Dreaming at the Barricades, writes Dipsita Dhar

It was an unusually warm March afternoon of Delhi, with the bright sunlight falling on the tar road creating a beautiful maze with the bright-yellow Amaltas flowers and even brighter fiery-red Palash flowers. The beauty of Delhi, holding spring in one hand and waiting for the summer with the other, was matched only by the beauty that defined the steadfastness and determination of the 4000 students and teachers of Jawaharlal Nehru University (JNU) as they set on to cover the 14 km distance between their university and Parliament of the Country. I can clearly remember the faces in the long march- there were student activists, there were studious ones too for whom it was the first march in their lives, there were introverts shedding away the shyness in their slogans, there were teachers, there were everyone who define my university- the JNU. The desperation of saving our beloved university from the systematic destruction at the hands of the current regime steeled our resolve and made it beautiful like nothing else. The onlookers in the way were surprised seeing such a mammoth march moving ahead with extreme sense of responsibility and discipline. We were moving on one side of the road with a rope without any obstruction to the traffic. Someone rightly remarked that ‘Kisans of Maharashtra are our teachers’- the blisters and pain of 180-km journey couldn’t erase the empathy from the hearts of these ‘teachers of ours’ to march for another 5 hours over the nights so as to not disturb the students who were going to give their class 10 exams, the next day. It was this empathy that we proudly inherit and exhibited on the streets of Delhi on that afternoon.

Everything was smooth, peaceful and calm, until the march reached the INA bus stop near the roundabout of Sanjay Jheel. Heavy police enforcement was waiting for us and the entire road was blocked with barricades on both the sides.  As the march reached the barricades the senior police officers informed us that the permission of the March stands cancelled. Students & teachers continued to raise slogans at the same spot. However, even before anyone could understand anything we could feel the thrust of the water from the water cannons pushing into our bodies. We were struggling to breathe, as our drenched bodies were trying to make sense of the things around. This was followed by incessant lathicharge with the baton blows coming heavily on anyone who was brave enough to not run away seeing the beast-like prowess of the constabulary of Delhi police. And, mind you, there were too many of us who showed the bravery of not moving back.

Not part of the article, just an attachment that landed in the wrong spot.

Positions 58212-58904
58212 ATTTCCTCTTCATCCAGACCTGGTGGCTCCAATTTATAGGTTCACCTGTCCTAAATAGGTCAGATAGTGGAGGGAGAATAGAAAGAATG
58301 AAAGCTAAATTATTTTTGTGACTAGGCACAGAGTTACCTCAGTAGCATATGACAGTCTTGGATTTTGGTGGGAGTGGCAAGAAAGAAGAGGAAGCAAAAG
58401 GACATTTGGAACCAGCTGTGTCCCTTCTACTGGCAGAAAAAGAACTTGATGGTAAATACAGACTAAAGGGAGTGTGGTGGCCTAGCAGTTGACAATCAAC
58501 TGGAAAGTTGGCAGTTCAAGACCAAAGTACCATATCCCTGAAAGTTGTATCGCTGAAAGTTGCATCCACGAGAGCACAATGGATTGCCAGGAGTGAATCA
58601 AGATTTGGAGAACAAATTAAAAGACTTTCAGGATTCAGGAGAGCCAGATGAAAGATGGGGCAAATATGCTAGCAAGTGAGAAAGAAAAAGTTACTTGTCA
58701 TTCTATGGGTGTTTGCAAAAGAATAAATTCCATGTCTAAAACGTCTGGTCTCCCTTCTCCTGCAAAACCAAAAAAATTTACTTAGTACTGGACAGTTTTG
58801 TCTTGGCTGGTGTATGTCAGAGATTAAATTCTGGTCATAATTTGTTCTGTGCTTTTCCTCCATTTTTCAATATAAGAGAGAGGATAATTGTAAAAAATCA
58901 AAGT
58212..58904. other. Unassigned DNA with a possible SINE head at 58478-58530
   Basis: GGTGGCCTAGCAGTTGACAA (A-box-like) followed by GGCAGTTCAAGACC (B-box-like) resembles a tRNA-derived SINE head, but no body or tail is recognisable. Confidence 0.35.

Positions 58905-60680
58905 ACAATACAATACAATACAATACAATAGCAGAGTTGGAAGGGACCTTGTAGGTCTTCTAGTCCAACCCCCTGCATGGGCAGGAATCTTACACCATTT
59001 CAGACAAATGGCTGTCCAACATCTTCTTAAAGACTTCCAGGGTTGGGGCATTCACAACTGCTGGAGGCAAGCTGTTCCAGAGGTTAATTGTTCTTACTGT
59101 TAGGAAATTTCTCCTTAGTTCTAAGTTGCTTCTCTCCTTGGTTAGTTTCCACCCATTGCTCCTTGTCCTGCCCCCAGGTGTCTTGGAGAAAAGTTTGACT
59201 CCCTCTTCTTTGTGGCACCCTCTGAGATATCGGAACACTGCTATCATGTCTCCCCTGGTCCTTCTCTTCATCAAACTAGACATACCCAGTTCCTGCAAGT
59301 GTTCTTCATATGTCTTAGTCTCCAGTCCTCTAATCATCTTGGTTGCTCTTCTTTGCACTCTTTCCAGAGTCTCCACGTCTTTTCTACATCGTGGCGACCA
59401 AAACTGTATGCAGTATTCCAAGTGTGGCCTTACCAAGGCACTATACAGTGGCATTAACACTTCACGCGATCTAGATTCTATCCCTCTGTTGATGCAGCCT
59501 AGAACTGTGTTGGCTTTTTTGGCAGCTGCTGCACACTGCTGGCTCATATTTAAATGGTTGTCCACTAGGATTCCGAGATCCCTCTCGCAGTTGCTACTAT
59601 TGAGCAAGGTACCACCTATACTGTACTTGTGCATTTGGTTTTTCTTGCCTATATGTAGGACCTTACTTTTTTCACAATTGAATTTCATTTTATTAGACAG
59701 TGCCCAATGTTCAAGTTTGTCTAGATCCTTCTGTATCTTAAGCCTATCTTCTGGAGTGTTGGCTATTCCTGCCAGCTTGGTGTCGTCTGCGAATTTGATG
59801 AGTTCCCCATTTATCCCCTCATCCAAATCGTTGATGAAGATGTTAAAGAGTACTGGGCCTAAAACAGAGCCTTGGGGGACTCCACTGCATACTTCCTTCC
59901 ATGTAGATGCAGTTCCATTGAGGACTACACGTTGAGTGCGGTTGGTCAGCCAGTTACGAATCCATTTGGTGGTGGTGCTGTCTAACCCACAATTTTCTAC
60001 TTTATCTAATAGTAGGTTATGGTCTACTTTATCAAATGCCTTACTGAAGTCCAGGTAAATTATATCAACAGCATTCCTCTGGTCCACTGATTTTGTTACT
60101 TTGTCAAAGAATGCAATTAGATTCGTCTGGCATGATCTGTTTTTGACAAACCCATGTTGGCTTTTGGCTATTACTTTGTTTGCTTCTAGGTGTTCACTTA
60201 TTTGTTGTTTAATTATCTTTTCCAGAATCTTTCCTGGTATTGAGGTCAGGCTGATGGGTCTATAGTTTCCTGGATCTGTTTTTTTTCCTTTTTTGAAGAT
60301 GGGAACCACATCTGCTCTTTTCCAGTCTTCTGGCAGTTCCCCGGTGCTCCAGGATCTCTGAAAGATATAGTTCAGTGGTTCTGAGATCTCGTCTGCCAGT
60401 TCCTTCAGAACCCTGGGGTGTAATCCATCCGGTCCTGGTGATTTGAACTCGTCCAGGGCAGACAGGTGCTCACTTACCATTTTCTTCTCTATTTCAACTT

Women students who were in front were pushed, dragged and beaten by male personnel, given the fact that women constables were few in numbers. I was dragged by my hair, beaten up in private parts, hit in head so hard that for seconds I couldn’t see anything in front of me. Everything was happening so fast, that it was simply not possible to comprehend the events. I was dragged into a green, DTC bus. There were 7 other women students inside the bus, along with women constables. As our eyes met each other, it gave us immense courage and assurance. I saw a women student whose clothes were torn apart. There was Kriti with broken specs and deep cut near the right eye. There was Sudhanya trying to recover her breath from the kicks on the stomach. Each of us was smiling despite the cuts on bodies.